In Uri: The Surgical Strike movie, actor Paresh Rawal, portraying National Security Advisor (NSA) Ajit Doval, goes to the Defence Research and Development Organisation (DRDO) for help in identifying terrorist launch pads near PoK.
Instead of going for advanced unmanned aerial vehicles (UAVs) offered to him, he chooses an untested drone in the form of a bird developed by a DRDO intern in his free time. The bird, the intern claimed, could fly for four hours on single charge, travel up to 12 kms, had GPS, infrared, night-vision, 60-megapixel camera and could hover at one place for take-off and landing.
DRDO scientists told BT some DRDO labs developed a bird with flapping wings, but the project never came to the product level. Why? "A flapping-wing bird is highly inefficient when compared to other drones. It needs a lot of energy," says Alok Mukherjee, a scientist at DRDO.
Whether in fiction or reality, UAVs, or drones, are playing a big role in modern warfare. Drones, used for just reconnaissance till a few years ago, are being increasingly used for communication and combat. While Indian defence forces have a lot of catching up to do with the developed world in use of drones for combat, they have of late taken a host of steps to reduce the gap. "The same [Balakot strikes] could have been done by drones like the US is doing in Afghanistan. The US is using an airfield in this region to carry out precision strikes in Afghanistan, but identification of targets is being done out of Nevada. We are moving towards picking that capability. It is understood that we have a G2G agreement to pick up Heron TPs, the armed version of Heron from Israel," says Commodore Shiv Tewari (Retd), Founder Director, Arista Risk and Corporate Solutions - a firm that matches defence forces' needs with private sector capabilities.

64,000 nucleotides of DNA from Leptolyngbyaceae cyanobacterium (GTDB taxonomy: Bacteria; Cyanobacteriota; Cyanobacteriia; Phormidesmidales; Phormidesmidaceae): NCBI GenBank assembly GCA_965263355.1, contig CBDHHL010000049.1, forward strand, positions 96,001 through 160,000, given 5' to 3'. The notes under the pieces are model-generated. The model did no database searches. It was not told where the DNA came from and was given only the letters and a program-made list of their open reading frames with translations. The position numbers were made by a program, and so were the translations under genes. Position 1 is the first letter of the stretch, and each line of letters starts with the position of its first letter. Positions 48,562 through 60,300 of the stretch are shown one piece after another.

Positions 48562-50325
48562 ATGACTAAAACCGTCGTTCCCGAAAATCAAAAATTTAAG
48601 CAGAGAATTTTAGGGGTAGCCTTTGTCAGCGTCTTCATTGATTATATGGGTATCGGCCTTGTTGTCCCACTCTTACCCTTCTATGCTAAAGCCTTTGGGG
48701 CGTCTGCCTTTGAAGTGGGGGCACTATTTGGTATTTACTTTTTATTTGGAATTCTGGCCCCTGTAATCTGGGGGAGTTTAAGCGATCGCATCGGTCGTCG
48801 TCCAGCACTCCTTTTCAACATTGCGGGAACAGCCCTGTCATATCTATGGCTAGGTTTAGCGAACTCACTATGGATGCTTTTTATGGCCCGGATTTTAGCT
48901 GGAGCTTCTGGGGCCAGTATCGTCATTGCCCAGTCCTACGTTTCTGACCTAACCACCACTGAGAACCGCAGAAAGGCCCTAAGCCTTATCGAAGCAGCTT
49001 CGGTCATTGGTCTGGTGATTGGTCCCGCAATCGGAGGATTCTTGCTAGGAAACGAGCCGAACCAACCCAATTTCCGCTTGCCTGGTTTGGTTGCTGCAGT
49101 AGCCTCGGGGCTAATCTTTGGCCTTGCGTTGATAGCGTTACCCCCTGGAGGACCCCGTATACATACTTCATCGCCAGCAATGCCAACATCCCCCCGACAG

India is also planning to buy combat Predator drones from the US. This is going to be a big leg-up for Indian defence forces. Combat drones have surveillance capabilities, can travel faster and carry payload. "The demand for UAVs in the defence sector is going to grow. The users are coming to an understanding that this technology gives them a huge advantage," says DRDO's Mukherjee.
Navigating the Challenges
In India, the use of drones in defence started in late 1990s, and domestic capabilities - in both defence and private sectors - are largely limited to micro- and mini-drones. For large drones, categorised as MALE (medium-altitude, long endurance) and HALE (high-altitude, long endurance), India is still primarily dependent on foreign countries, particularly Israel.
However, the DRDO and private sector players are making attempts to make large drones which can fly above 20,000 ft. altitude. The DRDO's Rustom programme was the first indigenous MALE-class model built for tactical surveillance; its advanced version - Rustom-II - is an unmanned aerial combat vehicle. Rustom-II is yet to finish all trial evaluations, and is expected to be inducted into the armed forces next year. The Adani Group is building (large) Hermes 900 UAVs in Hyderabad for an order of the Israeli armed forces. E-mail queries to Adani Group were not answered.
The Business Angle